Last year we climbed up the lighthouse at Cape Otway on the coast of Victoria on a very windy day. It must have been quite frightening for the operators of manned lighthouses on very stormy nights years ago.

Am I addicted, or what?

It's 3.30am on a cold Canberra morning and only 12 degrees in the this room. I was lying awake and convinced myself that I needed a drink. So I put on my cosy Ugg boots and my dressing gown, came up to the kitchen and turned on the jug. The water has boiled but I'm still sitting here writing and reading BLOGS. If I'm totally honest, that's the real reason I got up! There are so many earlier blogs from new friends that I haven't yet read, and each time I read a comment, I seem to find another like-minded soul somewhere out there in the world. It's like a pebble in the pond with ever widening ripples enfolding new friends into my world.

Most of these people I will never meet, although I would love to meet the Aussie ones if I venture into their locality, but in many ways I think people are more open in their writing than they may be face-to-face. So I feel that I am really getting to know my ever increasing 'family'.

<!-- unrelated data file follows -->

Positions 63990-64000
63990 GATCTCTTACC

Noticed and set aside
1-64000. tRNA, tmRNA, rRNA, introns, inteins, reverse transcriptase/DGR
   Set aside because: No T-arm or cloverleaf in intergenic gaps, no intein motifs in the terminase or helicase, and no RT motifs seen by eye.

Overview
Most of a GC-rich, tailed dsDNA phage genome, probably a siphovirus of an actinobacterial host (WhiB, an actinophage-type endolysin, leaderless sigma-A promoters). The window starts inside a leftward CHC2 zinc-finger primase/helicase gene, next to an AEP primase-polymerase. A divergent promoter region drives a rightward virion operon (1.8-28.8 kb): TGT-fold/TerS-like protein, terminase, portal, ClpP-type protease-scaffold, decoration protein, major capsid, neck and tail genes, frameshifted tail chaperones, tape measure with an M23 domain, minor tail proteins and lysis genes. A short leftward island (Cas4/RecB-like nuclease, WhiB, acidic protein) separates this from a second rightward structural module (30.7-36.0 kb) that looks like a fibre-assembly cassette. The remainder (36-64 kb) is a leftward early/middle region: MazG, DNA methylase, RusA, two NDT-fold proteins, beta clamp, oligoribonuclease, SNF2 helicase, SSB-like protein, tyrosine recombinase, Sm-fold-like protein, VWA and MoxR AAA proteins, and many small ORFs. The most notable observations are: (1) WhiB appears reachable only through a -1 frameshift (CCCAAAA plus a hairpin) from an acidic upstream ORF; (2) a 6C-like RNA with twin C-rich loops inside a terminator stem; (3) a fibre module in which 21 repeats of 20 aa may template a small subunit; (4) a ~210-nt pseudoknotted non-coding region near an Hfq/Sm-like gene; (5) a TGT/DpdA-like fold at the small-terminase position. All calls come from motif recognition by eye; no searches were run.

Now, I'd better go and make that drink before the water gets cold.

Monday, August 01, 2005

The Circle Grows

In recent weeks my circle of web-logging friends has grown to include three more ladies, in three different States. Ladies who appreciate beauty in their surroundings, anticipation in each day, and fulfilment in the simple things in life.

Ms Robyn lives in the magnificent Blue Mountains in NSW.

Kali enjoys the picturesque scenery around Hobart in Tasmania.

Shell lives in sunny Brisbane, Qld.

I hope these ladies don't mind me 'advertising' their pages, but they are a joy to read, and it's such a pleasure to expand the circle, especially geographically.